US Wellness Meats’ CEO John Wood does many things for his company himself. For example, Wood, the founder of the nearly 20-year-old ecommerce meat purveyor, rises at 4 a.m. each morning to tend his cattle.
Launched in 2000, the retailer’s web sales now amount to several million each year. Wood attributes the company’s growth in part to being early to the online organic meat business.
“We were way ahead of our time in terms of going direct-to-consumer online [for organic, grass-fed meat], and among just a handful of souls that understood the healthy nutrition benefits of grass-fed meats,” Wood says of the company’s early days. The company also earned some early street cred when it rejected organic labeling on grounds that it wasn’t discerning enough to grace its products.
For US Wellness Meats’ first several years in business, the retailer used dial-up connections in its rural location in Lewis County, Missouri. “Fortunately, we had good Scotch and Irish patience,” Wood says. The retailer cycled through three different web platforms in its first three years, struggling to become efficient and trying to find a fit, Wood says. The company also took many orders by phone for customers that did not have email accounts in the very early years, Wood says. “We had no professional marketing skills at that time.”
Fast-forward nearly 20 years, and US Wellness Meats now owns its entire supply chain—from its 300-acre farm to its butchering, packing and fulfillment facilities. It also competes with mainstream grocers like Whole Foods and subscription services like ButcherBox, which have similar health-focused messages and compete for overlapping customer bases.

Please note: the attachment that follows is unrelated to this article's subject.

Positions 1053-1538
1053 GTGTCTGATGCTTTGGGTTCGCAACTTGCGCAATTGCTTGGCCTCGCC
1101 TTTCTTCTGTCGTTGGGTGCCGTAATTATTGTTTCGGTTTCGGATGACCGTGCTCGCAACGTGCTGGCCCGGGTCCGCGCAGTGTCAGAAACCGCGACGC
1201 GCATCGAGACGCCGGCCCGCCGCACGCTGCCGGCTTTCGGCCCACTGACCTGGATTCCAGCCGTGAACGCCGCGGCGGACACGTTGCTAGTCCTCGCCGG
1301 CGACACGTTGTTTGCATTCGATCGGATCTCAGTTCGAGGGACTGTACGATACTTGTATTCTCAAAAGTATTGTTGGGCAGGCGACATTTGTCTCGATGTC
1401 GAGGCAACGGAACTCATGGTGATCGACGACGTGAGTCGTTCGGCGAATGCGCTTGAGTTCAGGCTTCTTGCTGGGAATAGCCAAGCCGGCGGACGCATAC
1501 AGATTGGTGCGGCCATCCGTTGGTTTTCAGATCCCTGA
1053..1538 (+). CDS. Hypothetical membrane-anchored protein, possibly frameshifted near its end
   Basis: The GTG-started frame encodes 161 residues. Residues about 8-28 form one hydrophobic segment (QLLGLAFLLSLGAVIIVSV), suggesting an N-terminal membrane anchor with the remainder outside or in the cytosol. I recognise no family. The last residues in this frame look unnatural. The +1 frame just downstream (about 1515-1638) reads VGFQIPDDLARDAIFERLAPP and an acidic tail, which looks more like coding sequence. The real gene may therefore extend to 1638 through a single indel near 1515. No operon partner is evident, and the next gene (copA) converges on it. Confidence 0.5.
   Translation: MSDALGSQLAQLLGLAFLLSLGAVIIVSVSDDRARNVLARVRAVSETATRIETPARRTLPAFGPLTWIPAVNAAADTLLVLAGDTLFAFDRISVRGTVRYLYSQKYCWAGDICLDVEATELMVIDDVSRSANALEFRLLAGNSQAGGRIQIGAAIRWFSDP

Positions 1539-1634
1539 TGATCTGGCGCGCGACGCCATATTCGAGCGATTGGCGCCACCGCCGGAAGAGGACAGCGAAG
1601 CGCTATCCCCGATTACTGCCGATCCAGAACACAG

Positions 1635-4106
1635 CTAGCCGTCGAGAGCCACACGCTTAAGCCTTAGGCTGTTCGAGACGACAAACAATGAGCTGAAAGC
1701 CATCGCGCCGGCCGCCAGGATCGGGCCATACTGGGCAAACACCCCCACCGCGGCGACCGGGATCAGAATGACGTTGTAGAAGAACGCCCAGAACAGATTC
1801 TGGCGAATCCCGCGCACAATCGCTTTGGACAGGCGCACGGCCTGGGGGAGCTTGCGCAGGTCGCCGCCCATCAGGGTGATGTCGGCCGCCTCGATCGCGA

Wood today also relies on technology, outside help and tapping into social media channels for its marketing. “We realized huge gains with Facebook, Twitter and Pinterest,” Wood says. And the company continues to make new inroads into social media with Instagram, geo-marketing, bloggers, niche influencers and creating YouTube recipe clips, he says.
In 2017, looking for a way to expose US Wellness Meats to new audiences and maintain its relationship with existing customers, the company began using autonomous marketing firm Albert Technologies Ltd., a marketing platform that uses artificial intelligence technology to automate retailers’ digital advertising programs. Albert aims to perform many of the manual, time-consuming tasks involved in a marketing campaign—from digital media buying to execution to optimization and analysis. Albert additionally offers retailers insights and recommendations based on the data it gathers over time.
US Wellness Meats tasked Albert with creating new awareness and demand for its products among its three primary customer types: moms, foodies and consumers following special diets, such as Keto and Paleo. Albert began by conducting large-scale lookalike campaigns on social media and in search advertising and autonomously testing multiple creative combinations across hundreds of audience segments. Once it identified the characteristics of its highest-value audiences and which creative combinations each responded to, it scaled its autonomous targeting efforts using the most valuable combinations.
“We chose Albert for its ability to autonomously run our paid social media and search campaigns and help us focus on high-value audiences and the right creative,” Wood says. “Our in-house marketing resources are limited and there are so many places to focus and be; we found ourselves just reacting and doing. This was not a strategy, just a bunch of tactics. Albert offered us structure, focus and an extra team member, if you will,” he says. Wood says Albert helped US Wellness Meats find and invest in marketing to audiences with the highest ROI.
US Wellness Meats now credits Albert with having contributed approximately 13-14% of its total revenue in 2018. Through its work with Albert, the company’s monthly revenue has increased as much as 21%, Wood says. And average return on ad spend from Albert is 889%.
“Marketing, marketing and more marketing, coupled with as much automation as possible—this is the key to competing with several goliaths in the market we operate in today,” Wood says. “The tools are much faster and easier but the competition becomes more aggressive and intense every step up the ladder.”Favorite